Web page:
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One of Salesforce.com’s latest and most-touted features in its enterprise social network, Chatter, lets you bring in people from external businesses and customers, so they can participate in activity streams alongside your employees.
The ability to bring in outsiders into a secure network is just a small subset of the newest tools the company unveiled at its annual Dreamforce conference in San Francisco, Calif.
“When talking to customers, it’s obviously geared toward customer relationship management,” Salesforce.com chief executive Marc Benioff told VentureBeat in an interview today. “We still see Chatter as an enterprise social network. Presence is obviously something every enterprise social network needs to have, and you’re going to see video capability coming into Chatter too.”
Benioff spent part of his keynote address on Wednesday showing off the new feature as a way to engage with customers and get a better sense of what they are looking for from an enterprise. But he told VentureBeat that while Salesforce.com is positioning that feature as a customer group, it’s still just a generalized function.
Salesforce.com is one of the top customer relationship management (CRM) software providers in the world and got on board the cloud computing train before almost anyone else. It has always delivered its computing-intensive applications from remote servers that customers can access through the Internet. It’s a space the company knows well, even though it has since expanded into social customer engagement through Chatter and its acquisition of Radian6.
“It’s natural to expect them to try and include a CRM app in whatever they make,” enterprise social network Yammer chief executive David Sacks told VentureBeat. “It’s what they know best.”
But Salesforce is just about as new as everyone else to the enterprise social networking space, which also carries a few upstarts like enterprise collaboration providers Yammer and Huddle. Salesforce.com initially launched its Chatter micro-blogging service to make a splash in the collaboration space. It then evolved into a more Facebook-like social network designed to handle all internal communication in a company.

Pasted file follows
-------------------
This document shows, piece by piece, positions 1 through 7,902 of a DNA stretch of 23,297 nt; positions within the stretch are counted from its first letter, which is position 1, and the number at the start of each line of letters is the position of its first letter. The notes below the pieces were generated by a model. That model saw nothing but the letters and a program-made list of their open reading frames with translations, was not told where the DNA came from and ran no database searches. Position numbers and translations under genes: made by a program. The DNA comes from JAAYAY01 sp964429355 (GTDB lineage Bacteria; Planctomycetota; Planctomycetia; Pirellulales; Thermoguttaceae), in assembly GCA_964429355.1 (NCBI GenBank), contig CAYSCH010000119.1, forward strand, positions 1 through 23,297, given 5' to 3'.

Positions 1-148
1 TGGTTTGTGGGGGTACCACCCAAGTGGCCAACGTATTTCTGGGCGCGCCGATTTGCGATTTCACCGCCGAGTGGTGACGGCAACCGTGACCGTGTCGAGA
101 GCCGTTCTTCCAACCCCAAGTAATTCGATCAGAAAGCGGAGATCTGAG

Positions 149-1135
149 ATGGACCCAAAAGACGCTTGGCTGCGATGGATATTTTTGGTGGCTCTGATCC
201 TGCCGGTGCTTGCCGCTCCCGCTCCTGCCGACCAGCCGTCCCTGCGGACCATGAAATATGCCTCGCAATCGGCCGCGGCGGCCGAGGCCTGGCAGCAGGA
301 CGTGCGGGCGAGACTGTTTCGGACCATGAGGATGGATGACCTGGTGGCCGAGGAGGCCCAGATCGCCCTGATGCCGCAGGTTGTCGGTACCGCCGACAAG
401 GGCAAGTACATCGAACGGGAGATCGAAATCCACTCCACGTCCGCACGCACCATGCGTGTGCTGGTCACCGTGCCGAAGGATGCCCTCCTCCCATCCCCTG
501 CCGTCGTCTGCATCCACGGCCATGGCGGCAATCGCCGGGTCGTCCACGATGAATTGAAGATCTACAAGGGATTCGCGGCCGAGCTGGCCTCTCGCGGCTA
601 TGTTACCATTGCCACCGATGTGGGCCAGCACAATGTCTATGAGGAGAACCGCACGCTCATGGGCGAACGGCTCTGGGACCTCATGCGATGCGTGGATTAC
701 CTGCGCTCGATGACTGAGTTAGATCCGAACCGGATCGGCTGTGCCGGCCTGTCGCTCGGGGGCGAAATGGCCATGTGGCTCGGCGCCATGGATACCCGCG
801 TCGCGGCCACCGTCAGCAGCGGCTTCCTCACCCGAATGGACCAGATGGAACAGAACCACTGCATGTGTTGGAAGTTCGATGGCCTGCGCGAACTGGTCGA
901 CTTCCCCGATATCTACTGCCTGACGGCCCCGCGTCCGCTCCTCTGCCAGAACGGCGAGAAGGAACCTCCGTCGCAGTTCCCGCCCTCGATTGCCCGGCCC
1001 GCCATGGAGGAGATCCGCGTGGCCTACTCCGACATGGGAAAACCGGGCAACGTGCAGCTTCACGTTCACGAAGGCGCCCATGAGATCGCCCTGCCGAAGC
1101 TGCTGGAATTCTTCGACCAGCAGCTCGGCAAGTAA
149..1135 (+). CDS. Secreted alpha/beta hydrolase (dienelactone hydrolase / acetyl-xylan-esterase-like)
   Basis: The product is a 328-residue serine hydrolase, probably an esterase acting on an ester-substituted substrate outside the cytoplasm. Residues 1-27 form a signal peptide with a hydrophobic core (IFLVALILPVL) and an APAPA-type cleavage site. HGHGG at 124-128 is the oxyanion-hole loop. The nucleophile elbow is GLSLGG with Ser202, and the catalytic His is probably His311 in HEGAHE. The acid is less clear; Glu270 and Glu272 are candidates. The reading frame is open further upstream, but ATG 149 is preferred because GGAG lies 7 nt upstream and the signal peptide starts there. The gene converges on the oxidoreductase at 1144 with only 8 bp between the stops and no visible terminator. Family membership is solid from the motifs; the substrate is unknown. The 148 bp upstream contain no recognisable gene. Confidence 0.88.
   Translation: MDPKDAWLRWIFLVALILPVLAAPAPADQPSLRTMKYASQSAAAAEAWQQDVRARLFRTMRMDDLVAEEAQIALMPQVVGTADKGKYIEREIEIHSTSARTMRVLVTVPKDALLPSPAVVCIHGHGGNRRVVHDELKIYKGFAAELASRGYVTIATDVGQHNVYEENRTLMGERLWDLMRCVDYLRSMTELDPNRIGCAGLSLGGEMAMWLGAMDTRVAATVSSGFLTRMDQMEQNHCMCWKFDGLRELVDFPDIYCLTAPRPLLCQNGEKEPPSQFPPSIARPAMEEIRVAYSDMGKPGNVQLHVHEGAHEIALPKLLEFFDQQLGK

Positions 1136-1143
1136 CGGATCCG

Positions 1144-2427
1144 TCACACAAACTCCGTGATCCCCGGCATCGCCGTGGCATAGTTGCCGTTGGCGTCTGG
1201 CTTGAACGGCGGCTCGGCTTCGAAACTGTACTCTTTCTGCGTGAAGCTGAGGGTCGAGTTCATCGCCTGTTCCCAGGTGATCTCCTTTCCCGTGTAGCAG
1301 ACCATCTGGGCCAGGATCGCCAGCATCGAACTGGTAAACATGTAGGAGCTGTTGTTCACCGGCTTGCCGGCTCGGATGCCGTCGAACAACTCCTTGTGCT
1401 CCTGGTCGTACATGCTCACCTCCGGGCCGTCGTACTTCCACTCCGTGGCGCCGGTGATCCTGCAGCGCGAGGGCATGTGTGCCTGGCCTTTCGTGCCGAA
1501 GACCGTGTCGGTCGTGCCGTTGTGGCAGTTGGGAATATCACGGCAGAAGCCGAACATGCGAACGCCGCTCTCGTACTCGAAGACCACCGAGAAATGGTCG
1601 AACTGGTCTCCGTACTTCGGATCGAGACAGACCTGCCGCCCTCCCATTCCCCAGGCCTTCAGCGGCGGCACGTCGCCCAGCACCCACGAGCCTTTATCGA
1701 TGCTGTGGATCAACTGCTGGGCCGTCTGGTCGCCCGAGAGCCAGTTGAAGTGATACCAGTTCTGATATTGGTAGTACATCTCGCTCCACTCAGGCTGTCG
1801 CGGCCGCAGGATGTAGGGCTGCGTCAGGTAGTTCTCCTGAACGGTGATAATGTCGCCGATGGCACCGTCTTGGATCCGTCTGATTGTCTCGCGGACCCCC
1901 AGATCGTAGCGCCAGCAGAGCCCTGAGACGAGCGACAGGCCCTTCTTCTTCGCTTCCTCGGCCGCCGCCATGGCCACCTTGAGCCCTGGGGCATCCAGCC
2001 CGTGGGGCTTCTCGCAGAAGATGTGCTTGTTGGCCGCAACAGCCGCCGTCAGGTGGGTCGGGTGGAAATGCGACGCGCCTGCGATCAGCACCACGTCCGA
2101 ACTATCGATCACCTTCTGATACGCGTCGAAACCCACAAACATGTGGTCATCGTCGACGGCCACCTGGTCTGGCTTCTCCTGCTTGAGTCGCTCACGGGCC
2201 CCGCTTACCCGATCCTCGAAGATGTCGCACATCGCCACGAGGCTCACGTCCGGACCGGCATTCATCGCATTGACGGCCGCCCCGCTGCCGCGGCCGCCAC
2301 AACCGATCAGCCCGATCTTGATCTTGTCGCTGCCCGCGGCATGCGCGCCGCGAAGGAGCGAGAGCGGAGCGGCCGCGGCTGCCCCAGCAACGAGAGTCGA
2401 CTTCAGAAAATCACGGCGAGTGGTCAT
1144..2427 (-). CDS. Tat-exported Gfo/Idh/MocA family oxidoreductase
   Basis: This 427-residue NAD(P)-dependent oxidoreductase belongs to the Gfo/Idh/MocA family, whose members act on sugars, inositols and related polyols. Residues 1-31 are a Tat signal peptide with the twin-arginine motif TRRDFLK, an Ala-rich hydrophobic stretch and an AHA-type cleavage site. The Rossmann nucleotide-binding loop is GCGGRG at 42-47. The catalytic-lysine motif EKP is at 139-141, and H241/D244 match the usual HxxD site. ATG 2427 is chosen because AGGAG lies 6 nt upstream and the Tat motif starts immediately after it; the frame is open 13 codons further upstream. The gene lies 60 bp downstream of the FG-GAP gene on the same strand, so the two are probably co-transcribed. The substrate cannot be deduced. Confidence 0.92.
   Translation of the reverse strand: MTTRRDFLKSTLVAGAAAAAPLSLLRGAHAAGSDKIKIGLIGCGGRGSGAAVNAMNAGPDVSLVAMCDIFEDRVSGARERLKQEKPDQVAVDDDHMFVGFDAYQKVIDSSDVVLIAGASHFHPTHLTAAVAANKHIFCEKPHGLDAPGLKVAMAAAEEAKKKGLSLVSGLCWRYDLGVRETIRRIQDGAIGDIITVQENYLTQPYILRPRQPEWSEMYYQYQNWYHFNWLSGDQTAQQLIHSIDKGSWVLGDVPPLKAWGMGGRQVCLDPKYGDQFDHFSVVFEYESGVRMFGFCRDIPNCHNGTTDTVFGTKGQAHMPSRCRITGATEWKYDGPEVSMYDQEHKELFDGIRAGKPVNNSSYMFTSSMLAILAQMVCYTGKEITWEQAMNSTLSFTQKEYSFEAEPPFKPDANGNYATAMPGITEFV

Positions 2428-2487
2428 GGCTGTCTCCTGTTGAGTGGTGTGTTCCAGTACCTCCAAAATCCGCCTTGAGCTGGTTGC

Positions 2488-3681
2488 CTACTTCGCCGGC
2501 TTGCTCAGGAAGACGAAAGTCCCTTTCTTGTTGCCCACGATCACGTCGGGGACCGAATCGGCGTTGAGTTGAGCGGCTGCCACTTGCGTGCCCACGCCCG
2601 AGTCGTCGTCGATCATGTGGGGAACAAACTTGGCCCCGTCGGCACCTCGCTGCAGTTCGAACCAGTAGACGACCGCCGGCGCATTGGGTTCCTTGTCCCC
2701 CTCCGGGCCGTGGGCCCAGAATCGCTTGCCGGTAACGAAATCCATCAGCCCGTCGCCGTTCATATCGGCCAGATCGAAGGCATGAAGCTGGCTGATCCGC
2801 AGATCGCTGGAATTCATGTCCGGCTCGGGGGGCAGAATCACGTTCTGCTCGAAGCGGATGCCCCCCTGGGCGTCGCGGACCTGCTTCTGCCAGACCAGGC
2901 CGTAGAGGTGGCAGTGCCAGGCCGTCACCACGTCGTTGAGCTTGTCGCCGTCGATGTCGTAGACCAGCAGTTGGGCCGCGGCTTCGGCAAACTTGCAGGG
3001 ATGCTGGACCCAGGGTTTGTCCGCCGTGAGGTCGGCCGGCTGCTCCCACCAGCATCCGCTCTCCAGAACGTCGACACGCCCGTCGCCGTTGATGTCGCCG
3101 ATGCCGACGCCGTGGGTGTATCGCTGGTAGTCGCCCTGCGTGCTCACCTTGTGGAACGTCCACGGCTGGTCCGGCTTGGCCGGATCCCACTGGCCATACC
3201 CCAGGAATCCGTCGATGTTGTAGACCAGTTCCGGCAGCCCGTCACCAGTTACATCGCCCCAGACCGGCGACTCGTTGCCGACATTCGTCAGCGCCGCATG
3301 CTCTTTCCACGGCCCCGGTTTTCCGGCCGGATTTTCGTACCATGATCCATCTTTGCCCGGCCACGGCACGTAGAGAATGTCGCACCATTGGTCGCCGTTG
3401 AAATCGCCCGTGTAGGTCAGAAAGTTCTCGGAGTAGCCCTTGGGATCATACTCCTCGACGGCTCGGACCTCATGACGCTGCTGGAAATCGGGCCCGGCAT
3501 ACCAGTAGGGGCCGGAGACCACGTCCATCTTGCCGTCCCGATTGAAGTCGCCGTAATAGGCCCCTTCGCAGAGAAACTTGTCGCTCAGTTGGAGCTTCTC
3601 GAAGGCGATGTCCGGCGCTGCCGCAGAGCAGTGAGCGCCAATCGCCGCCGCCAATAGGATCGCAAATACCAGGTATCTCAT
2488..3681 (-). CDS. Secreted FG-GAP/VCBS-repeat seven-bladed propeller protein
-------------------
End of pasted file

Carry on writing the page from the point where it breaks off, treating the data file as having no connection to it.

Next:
That carries a lot of additional responsibilities for larger companies, which have strict governance requirements and need to have tight control over what communication happens inside the company and how much gets out to external sources. That means that customer interaction in Chatter could pose some problems for companies that are looking for a strictly enterprise social network, Sacks said.
“If you’re building a CRM app or something for your CRM app, then it’s fine, but if you’re building an enterprise social network you can’t really bring in external communication,” Sacks said. “It raises a lot of questions about security and governance.”
But that hasn’t stopped Salesforce.com’s charge into the enterprise social networking space. When last reported, Chatter had around 60,000 customers, although though that number has grown significantly since then, Benioff said.
Salesforce.com’s biggest customer, Dell, has around 100,000 active users. The rest of its paying clients have around 5,000 active users each, on average.
Benioff said he plans to hire an additional 1,000 people at Salesforce.com this year. While the company is only 13 years old, Benioff said he felt it has become a role model of sorts for cloud computing companies that are preparing to go public. Since it launched, Salesforce has already landed a market cap of more than $17 billion and it’s on track to generate $2 billion in revenue this year.
“When we say we have 100,000 Chatter customers, those aren’t trials or people who have just signed up, those are active networks. No one has numbers like that,” Benioff told VentureBeat. “It is the most successful of all the social networks because it’s an open service that you can develop on top of.”
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